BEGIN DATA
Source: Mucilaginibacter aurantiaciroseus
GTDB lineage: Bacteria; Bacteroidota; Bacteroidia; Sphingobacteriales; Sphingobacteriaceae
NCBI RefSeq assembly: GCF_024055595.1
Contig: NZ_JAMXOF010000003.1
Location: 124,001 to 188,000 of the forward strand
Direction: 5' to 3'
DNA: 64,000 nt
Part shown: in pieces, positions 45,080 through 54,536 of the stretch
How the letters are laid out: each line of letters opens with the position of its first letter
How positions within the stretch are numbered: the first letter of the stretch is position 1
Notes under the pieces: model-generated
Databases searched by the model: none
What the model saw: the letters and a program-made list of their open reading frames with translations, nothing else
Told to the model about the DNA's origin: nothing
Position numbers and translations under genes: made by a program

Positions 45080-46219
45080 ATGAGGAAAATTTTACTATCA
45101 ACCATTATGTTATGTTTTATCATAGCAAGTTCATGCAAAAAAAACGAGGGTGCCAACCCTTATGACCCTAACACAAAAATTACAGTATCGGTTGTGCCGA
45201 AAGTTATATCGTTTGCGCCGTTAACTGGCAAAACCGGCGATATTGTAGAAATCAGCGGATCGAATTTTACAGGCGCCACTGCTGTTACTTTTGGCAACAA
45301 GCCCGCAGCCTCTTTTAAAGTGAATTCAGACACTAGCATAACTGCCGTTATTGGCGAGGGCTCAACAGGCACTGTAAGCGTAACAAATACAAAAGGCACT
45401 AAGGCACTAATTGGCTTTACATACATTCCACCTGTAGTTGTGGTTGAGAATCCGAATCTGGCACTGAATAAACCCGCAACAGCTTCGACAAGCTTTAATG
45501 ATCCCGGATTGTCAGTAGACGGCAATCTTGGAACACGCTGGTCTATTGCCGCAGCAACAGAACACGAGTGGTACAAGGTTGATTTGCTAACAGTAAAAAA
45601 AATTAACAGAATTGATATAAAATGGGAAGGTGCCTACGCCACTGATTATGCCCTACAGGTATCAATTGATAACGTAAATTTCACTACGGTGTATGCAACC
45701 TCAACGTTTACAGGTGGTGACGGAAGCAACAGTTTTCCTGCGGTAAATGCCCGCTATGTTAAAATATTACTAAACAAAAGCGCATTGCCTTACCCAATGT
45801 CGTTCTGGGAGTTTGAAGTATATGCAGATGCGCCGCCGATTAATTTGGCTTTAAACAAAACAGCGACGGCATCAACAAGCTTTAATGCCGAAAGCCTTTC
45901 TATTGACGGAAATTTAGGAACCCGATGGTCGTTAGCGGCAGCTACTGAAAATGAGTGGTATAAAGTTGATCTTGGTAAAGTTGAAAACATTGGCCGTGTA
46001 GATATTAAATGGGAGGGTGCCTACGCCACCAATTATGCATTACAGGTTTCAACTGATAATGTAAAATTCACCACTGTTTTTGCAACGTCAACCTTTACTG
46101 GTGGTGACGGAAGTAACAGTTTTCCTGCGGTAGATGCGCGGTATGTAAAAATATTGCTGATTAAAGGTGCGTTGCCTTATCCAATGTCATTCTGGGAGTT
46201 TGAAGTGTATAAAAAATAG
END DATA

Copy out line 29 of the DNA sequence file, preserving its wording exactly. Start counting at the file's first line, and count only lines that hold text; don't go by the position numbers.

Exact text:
46201 TGAAGTGTATAAAAAATAG